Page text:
-J.

Oh, come on. This is a natural anger reaction in a wife, but it is not to be encouraged. The models he sees in popular culture are so photoshopped and stylized as to appear more physically alluring than any person ever born. No wife should be trying to compete with them for beauty.

But, of course, no husband should tell his wife if he fantasizes about them. It hurts her, and the hurt is not necessary. He should apologize for sinning against her, perhaps, but she doesn’t need to know the details.

Someone should know the details, however. This can be dealt with in confession, but there is also such a thing as an accountability group, where men confess their faults openly to one another and pray for each other. Your husband needs someone to talk to about this, but it is too much of a burden for you to be that person.

It is natural to be hurt, and I don’t appreciate you invalidating my feelings about this-- my husband certainly hasn’t since we’ve talked about it further. And I couldn’t disagree more with keeping things a secret. As some of the earlier posters affirmed, it is good to acknowledge the problem but spare the details. Masturbation is, after all, an attempt to turn sexuality in on yourself. That needs to be shared with your spouse in some form when it is a problem.

He is deeply conflicted and sorry. And I think some of you are assuming a bit too much about the situation by bringing up pornography because that is not a factor here. And actually it is my burden to bear, I’m his wife and his holiness is at least partly on my head.

I’m sorry if you read what I wrote as invalidating your feelings, Theresa. I don’t think your feelings are at all invalid, but I also don’t think it helpful for him to share details. That does not mean keeping things a secret, mind you. If I apologized to my wife for sexual sins, and she asked for details, I would tell her the details honestly and openly. But I don’t think there is anything positive she can do with those details.

Sharing lives is a delicate thing, and there is no formula that works. Sorry if I implied there was, or if I offended you.

Oh, that’s okay Prodigal. I get sensitive on this topic for obvious reasons! Thank you just the same for sharing your opinion, I think I have a better idea of what you meant now. Good insights.

As someone other than one of the 2 primary parties, but nevertheless female, I really resent this reply, on a number of levels. What is “not to be encouraged?” Her “natural anger reaction?” A (any) wife’s tendency to receive the comment “anyone but you” as an utter rejection of her sexuality? Or, conversely – if the wife is a **real **sexual object of desire vs. a fictional, photoshopped unreal fantasy of desire – all this indicates is a shizophrenic sexuality on the part of the husband: an acknowledgement that he has not melded fantasy and reality within the appropriate sexual realm of marriage. Good married sex includes (often) fantasy, in the sense of imagination. What: Is he really letting go with a fantasy photo, but not really letting go with his wife? (Not to get personal about the OP; I’m talking any husband, any wife in any similar situation, and I understand the situation is not unique. There are men on CAF who admit to struggling with pornography once married, and wives who report being affected by it.)

Mature married love is supposed to strive for an integrated sexuality, not a bifurcated one. It’s one of the unique joys & opportunities of marriage. Any husband not doing that has more than a sin problem: he possibly has a problem with habit, and it would not seem that such a husband is opening himself up to the fullness of sexuality with his real partner.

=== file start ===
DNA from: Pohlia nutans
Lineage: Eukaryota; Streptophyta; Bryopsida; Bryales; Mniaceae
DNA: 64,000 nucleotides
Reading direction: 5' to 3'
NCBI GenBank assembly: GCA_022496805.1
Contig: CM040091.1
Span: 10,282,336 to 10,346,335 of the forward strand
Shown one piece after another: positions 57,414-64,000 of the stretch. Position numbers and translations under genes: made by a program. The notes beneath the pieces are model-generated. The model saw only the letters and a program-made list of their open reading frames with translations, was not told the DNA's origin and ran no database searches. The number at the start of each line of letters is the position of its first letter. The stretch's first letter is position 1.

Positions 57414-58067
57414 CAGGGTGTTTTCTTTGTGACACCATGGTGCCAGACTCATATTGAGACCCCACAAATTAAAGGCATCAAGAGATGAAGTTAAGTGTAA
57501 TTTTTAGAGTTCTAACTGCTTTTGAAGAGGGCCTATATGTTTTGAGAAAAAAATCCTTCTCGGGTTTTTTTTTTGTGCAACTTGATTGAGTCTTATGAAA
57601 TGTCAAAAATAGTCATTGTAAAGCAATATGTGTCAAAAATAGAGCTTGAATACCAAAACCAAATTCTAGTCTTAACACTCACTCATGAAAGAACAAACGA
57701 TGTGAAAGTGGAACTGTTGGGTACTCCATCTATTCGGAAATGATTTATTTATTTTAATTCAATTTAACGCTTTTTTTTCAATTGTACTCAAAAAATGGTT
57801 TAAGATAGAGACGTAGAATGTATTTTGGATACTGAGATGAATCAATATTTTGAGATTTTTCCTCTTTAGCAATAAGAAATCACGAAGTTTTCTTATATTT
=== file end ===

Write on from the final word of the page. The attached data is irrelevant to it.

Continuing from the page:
I agree with you entirely, Elizabeth! I just thought that Theresa’s husband saying he was “fantasizing about anyone but me” was inconsiderate and hurtful, even if true. He didn’t need to say that to her, and could have said that to other men who struggle with the same problems. My point was about who should be his accountability partner, and I do not think this should be his wife.

Also, to be clear, the goal of my original post was to jealously defend a wife’s love for her husband. Feelings of inadequacy get in the way of selfless love; focusing on the “other women”, as it were, hurts the relationship.

Actually you should view it positively that he has told you because he obviously feels bad about it.
He didn’t have to tell you because it is between him and God in Confession.

Hate the sin, love the sinner.

Try to talk with him to discover why he fails. There may be specific triggers than can be worked on, it might take time to locate them. DW pays pretty good attention to what I tell her. I love kissing her, but often I mentioned how very uncomfortable I was several hours latter (we spend a lot of time geographically separated). Simple solution, when I take trips we try not to have passionate goodbyes (or wake up earlier - nfp permitting).

Try to become his accountability partner. Be there for him. Have him call you if he needs support. Also have him get Marry to also be his accountability partner (especially when he can not reach you). Rosaries can be a good thing.

Try to remember, he is not doing this to hurt you - and he needs your help.

I still think you’re missing my point, and if I may so, the point of the selfless love for which we should strive in holy matrimony. “Feelings of inadequacy get in the way”? Feelings of inadequacy, sir, are the direct result of the husband’s actions and words. He’s accountable to other men but not to his sexual partner? Wrong. He’s accountable to his wife, and he needs to begin to honor her with deeds and words and to stop funneling his sexuality away from his wife.

Just a few more thoughts. As his accountability partner, try to use positive encouragement. This addiction (rooted in our very human nature) is a very hard to break. Look for his successes and reward them (if only verbally) - and do not be to hard on his failures (do not encourage him to lie or hide them from you).

Finally, imho NFP is very helpful. The Church says masturbation is wrong - it does not matter if you are male or female, or if it is private or mutual. NFP requires abstinence when the wife is fertile - her peak interest time. I think NFP helps mutual understanding of the difficulty of periodic abstinence.